Now the other thing that we we were talking about and something that might concern you is, it sounds like there’s a lot of heavy lifting in terms of getting ready to sell direct to consumer – well with Magento that’s not necessarily the case. Magento comes shipped with payment providers, shipping providers, all pre-integrated and we actually have a huge marketplace that supplies additional integrations that are for the most part just plug and play into various providers. We also ship with a really streamlined simple checkout that has been tested against best practices and we know that it actually helped conversion with customers so we simplify the whole checkout process. If they’ve got a pre-defined shipping address then it’s automatically selected for them. We automatically create shipping methods and pricing for them to get the items to their doorstep and then when we come through to the actual payment stage if they’ve got a saved credit card again this is using a tokenisation method so is avoiding any PCI compliance here nor storing card information on the site. It’s all handled by the payment provider but it gives your customers a really simple way of engaging with your brand and placing repeat orders so all of that together really helps the customer achieve a nice customer experience and removes a lot of the barriers for yourselves, as well to kind of implement that in terms of integrations – as I said we’ve got a huge range of payment gateways included out the box so things like play PayPal and Braintree which are common payment providers in the in the retail market. We’ve also got things like cloner which allows for three stage monthly payments and and split payments and they take on a lot of the own onus on validating whether that customer is a good quality customer and allow them to get that credit and that all comes pre integrated. Similarly you can go to the marketplace and add additional payment methods or additional integrations into couriers and shipping systems so people likeUPS and DHL is just the case of integrating directly into you into the system. So your warehouse manager can essentially scan those items have them bundled and packed and ready to pick up for by the courier.
Now in terms of managing the products on the site there’s a huge range of tools that make this really simple and easy to manage. So, if you don’t have if you don’t have merchandisers or a merchandising team in-house there’s a huge range of admin tools that make this really simple and really easy to manage on an ongoing basis and the first of which is product types. If you’ve got complex products they can all be handled by Magento so we’ve got things like simple configurable bundled groups, virtual downloadable gift cards, these are all different types of products that are handled by Magento and give you additional options and configurable to your typical product variant in terms of colors and sizes.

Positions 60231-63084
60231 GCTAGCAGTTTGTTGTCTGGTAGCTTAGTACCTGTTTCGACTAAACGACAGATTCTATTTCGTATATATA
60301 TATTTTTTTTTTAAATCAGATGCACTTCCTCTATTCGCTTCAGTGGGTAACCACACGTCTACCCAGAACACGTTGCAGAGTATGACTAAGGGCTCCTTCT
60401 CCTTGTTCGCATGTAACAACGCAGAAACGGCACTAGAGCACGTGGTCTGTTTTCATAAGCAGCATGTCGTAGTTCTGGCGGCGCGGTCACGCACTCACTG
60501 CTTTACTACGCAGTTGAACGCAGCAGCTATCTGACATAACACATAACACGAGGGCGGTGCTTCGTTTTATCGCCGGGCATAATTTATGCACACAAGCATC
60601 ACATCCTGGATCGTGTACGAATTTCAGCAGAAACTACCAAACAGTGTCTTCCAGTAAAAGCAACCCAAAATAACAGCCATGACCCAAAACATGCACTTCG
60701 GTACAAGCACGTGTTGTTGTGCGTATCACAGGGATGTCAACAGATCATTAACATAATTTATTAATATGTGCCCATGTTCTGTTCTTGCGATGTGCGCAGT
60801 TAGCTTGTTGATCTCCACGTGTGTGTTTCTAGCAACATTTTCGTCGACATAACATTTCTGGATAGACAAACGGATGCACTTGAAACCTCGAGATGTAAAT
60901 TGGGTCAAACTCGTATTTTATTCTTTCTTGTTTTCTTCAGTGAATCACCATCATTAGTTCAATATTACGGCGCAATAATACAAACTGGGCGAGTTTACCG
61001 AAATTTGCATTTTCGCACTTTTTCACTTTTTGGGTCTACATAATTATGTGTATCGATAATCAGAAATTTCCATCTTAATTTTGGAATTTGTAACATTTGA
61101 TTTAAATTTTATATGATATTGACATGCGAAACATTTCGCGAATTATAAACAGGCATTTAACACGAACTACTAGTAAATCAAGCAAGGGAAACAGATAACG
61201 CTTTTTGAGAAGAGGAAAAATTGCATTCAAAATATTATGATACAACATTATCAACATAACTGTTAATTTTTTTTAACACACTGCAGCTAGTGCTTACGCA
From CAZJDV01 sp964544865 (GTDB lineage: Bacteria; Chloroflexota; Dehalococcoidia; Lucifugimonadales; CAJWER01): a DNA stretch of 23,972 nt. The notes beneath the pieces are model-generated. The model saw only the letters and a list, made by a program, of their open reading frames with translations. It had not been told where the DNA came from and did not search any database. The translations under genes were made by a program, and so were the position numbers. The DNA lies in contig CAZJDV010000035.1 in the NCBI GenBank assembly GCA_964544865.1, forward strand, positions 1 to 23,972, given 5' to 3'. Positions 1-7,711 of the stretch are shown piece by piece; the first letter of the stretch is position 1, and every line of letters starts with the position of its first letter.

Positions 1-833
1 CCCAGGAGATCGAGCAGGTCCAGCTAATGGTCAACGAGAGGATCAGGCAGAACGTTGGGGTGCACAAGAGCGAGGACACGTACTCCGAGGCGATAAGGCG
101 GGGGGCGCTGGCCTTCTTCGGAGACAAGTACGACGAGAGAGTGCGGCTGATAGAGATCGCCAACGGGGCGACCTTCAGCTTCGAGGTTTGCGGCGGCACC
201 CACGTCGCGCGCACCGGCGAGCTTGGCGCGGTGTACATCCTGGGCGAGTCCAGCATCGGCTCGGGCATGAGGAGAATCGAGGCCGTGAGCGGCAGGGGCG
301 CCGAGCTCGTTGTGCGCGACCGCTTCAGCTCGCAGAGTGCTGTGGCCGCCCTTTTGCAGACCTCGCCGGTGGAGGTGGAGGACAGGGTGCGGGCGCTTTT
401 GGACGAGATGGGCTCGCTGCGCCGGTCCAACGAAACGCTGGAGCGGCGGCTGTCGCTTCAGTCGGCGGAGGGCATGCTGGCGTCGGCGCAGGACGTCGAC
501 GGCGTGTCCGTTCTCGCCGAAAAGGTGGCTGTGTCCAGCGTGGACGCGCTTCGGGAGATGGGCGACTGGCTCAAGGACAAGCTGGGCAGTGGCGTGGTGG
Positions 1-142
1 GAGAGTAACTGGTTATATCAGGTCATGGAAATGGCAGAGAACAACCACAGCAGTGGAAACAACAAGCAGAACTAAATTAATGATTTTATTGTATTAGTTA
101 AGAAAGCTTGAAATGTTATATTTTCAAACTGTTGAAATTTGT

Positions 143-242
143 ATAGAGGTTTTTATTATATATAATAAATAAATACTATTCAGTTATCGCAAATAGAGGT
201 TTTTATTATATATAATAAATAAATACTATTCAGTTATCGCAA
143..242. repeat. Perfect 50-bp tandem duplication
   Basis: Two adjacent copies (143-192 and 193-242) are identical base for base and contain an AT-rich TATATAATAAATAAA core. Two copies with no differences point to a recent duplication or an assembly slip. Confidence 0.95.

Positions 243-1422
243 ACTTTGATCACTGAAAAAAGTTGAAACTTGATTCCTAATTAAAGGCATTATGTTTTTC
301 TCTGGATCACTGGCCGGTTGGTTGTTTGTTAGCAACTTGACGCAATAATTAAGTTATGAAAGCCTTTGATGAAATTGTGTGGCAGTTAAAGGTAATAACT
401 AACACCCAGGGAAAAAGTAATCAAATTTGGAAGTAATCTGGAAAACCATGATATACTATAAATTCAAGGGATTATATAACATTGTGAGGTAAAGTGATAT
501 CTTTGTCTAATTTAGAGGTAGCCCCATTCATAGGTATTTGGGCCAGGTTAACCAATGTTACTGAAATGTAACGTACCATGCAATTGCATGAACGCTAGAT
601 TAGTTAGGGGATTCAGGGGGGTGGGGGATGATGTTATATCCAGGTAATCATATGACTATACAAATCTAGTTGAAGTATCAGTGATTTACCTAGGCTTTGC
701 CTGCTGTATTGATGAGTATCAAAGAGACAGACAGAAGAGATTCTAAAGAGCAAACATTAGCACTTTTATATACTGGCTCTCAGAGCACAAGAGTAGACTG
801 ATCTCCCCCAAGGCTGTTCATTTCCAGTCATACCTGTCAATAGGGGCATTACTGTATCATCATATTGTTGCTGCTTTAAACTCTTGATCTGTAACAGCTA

In terms of you supplying your customers with all of your product variants it’s not a problem when it comes to actually merchandising and showing products on the front end, we implemented a VIP visual merchandiser which allows you to essentially just drag and drop products around to organise them into a relevant order for the customer to see so that way it’s taking a lot of the guesswork out of what you’re doing in the admin to make sure that customers are seeing what you’re intending them to see. Now where this gets really interesting is a new feature that we’ve launched a few weeks ago which is actually using the power of Adobe sensei to do product recommendations. Now I know a lot of us have shopped on Amazon and we’ve seen the the reams and reams of product carousels that have recommendations in there in terms of customers who bought this ultimately added that, and customers who viewed this product ultimately bought this product, and with Adobe sensei – the product recommendation engine that’s been added to Magento – you have that same capabilities so you don’t need to invest in machine learning or AI technology because it’s just a plug-and-play solution. You can just drop that onto product pages and allow the AI to to learn about your customers and then make relevant product recommendations. Enhance that average order value and improve that conversion rate by recommending the right products to the right customers. The these can be added in a variety different methods on the page using things like related products, upsells, cross sells and lots of different tools at your disposal.
When we come to actually the the visual presentation of the site Magento has a piece of technology called page builder.
Page builder is a drag-and-drop CMS editor so you don’t have to know HTML, you don’t have to know CSS, no coding is involved. What it is is a set of tools that are just drag-and-drop so from this left-hand menu you can drag new elements onto the page – it’s all fully responsive and and will reflow on to Mobile’s very nicely and this is just a typical what-you-see-is-what-you-get editor but with a huge amount of power behind it in terms of doing backgrounds banners including products directly into into pages and this can be used across a variety of functions on your website. So, not just the homepage – but landing pages, category pages, product pages can all use this drag-and-drop technology to create really unique and engaging content for your customers.
Okay I’m going to hand back to Toby now.
Fantastic! Thanks Jason – so before we move on to questions – I’d just like to say thank you to the presenters and everyone for attending today’s session. Hopefully you’ve all found it useful.
As the COVID-19 vaccine rolls out around the world, we wondered how has the supermarket landscape changed, and which behaviours spurred on by the pandemic are here to stay?
Salling Group integrated Naveo’s eCommerce and Distributed Order Management solutions to support its customers with new and more convenient grocery services through its fotex brand.
Discover how Naveo Commerce in partnership with Bringg have helped Coop to deploy and scale up optimised grocery eCommerce across almost 800 stores during 2020. Compressing three years of digital grocery transformation down to just 12 months.